Anti-trust: Tennant, Taubman accused

08 May 2001

The former chairmen of Christie’s and Sotheby’s last week were charged with a criminal conspiracy to fix the rates of commissions worth “at least $400 million”, in a dramatic twist to a four year US Government investigation into the two auction houses.

Scene stealers put on a fine show on Sotheby’s stage…

08 May 2001

Having dispersed the collection of Sir John Gielgud early last month Sotheby’s (20/15/10% buyer’s premium) went on to offer that of his good friend, fellow thespian and fellow knight of the realm, the late Sir Ralph Richardson, on April 27.

Judge sanctions US class action proposal

23 April 2001

Some payouts expected by June. Buyers and sellers at Sotheby’s and Christie’s will now be able to sue the auctioneers through the United States courts over transactions that took place in London and elsewhere outside the US.

In the Celtic limelight...

17 April 2001

Sotheby’s find a warm welcome in Wales with record bid and active museum interest UK: THE strong, and occasionally extraordinary, demand for Celtic art, both Scottish and Irish, has been a feature of the art market for years and has warranted specialist picture sales devoted to those country’s painters.

Vintage model puts trade in the driving seat

09 April 2001

UK: THE first fortnight of March at Sotheby’s Sussex saw specialist sales in the ‘Arcade’ format of lower-priced pieces across the spectrum, where the trade achieved something like their old dominance when it came to higher value items – and were prepared to pay well over estimates to do so.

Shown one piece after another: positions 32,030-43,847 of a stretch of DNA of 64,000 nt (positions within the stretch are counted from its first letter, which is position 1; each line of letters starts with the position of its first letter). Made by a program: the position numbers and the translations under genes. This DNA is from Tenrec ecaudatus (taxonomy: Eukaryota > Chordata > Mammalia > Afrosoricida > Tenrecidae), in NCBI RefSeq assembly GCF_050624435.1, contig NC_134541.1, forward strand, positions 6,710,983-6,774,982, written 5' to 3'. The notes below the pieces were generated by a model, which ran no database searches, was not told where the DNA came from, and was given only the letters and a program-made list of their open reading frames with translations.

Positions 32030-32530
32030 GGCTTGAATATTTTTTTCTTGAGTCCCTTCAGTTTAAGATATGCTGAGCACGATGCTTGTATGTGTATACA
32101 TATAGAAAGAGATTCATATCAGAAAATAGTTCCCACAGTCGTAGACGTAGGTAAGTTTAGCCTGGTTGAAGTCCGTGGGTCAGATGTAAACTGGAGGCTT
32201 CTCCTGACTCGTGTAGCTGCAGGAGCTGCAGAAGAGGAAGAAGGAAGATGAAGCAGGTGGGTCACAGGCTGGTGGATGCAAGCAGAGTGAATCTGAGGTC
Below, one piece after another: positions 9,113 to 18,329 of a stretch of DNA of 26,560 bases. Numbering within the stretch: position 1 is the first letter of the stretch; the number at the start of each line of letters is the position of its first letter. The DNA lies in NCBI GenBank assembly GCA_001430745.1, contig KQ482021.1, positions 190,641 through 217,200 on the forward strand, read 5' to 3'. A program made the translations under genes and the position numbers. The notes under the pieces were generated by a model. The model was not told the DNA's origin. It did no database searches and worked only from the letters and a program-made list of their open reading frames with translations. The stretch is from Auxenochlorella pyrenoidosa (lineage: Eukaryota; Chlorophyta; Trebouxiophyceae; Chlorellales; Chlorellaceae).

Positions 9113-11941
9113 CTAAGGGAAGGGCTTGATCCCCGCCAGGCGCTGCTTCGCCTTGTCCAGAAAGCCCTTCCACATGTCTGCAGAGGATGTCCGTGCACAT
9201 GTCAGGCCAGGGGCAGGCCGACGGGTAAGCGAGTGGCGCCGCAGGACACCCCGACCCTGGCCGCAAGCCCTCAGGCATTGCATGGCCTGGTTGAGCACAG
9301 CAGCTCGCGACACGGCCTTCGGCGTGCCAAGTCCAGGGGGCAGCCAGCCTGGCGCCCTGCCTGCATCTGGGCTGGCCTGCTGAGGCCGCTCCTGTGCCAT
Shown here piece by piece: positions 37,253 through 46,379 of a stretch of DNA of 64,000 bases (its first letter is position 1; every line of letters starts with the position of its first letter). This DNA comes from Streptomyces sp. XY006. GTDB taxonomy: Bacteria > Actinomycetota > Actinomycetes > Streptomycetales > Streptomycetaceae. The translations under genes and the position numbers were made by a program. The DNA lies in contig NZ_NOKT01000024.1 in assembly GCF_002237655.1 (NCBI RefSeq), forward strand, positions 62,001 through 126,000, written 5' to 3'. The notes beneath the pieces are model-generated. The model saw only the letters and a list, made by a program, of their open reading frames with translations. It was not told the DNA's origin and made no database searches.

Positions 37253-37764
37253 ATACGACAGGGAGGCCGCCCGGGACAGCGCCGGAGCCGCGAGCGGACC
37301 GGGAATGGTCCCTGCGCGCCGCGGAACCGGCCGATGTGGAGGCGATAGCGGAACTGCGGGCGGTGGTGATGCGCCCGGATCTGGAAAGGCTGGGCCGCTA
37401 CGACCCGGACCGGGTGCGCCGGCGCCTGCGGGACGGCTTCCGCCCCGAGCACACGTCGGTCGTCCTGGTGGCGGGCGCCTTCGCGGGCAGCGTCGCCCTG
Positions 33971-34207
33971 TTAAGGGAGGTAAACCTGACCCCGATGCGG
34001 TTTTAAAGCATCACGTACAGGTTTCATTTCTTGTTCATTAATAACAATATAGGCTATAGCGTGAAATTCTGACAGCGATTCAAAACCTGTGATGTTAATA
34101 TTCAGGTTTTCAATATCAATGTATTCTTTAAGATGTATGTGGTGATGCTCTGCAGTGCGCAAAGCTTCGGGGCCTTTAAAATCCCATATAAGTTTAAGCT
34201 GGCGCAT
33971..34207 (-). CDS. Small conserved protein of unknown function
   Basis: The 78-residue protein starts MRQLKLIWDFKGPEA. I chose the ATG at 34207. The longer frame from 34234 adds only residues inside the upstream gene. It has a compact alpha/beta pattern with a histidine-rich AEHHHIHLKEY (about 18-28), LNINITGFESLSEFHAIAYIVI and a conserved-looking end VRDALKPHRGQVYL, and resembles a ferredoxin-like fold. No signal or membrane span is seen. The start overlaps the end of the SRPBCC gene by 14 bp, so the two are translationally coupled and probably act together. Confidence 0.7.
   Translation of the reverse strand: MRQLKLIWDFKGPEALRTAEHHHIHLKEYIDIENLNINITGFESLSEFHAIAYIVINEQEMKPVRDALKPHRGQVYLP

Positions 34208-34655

Euclid’s Elementa

26 March 2001

In a beautifully preserved contemporary, and possibly Austrian binding of blind-stamped calf with brass fittings, this copy of Erhard Ratdolt’s 1482, first printing of Euclid’s Elementa, shows some slight waterstaining to the lower margins, but it remains one of the largest and freshest copies in existence – taller than even the Doheny, Honeyman-Garden and Haskell F. Norman copies.

Thucydides and a King James Bible

26 March 2001

A superb example of “the quintessential Italian Renaissance book”, a 1545 first of the first Italian translation of Thucydides in a fine Apollo & Pegasus binding made for the famous library of G.B. Grimaldi – a collection of some 200 key works formed under the supervision of the Roman humanist Tolomei. It sold for $140,000 (£96,550).

Probier Buchlein... and Bergwerk...

26 March 2001

The former Honeyman copy of the Probier Buchlein... and Bergwerk..., two rare booklets on assaying dated 1524 and ’33 (the latter with two leaves in photocopy) produced one of the shock results of Haskell F. Norman sale in 1998 when it made $80,000 – 20 times the estimate.

Hortus sanitatis and the Atlas minéralogique de la France...

26 March 2001

A spread from a 1491 first edition of the most comprehensive and richly illustrated medical or natural history publication of the 15th century, the Hortus sanitatis.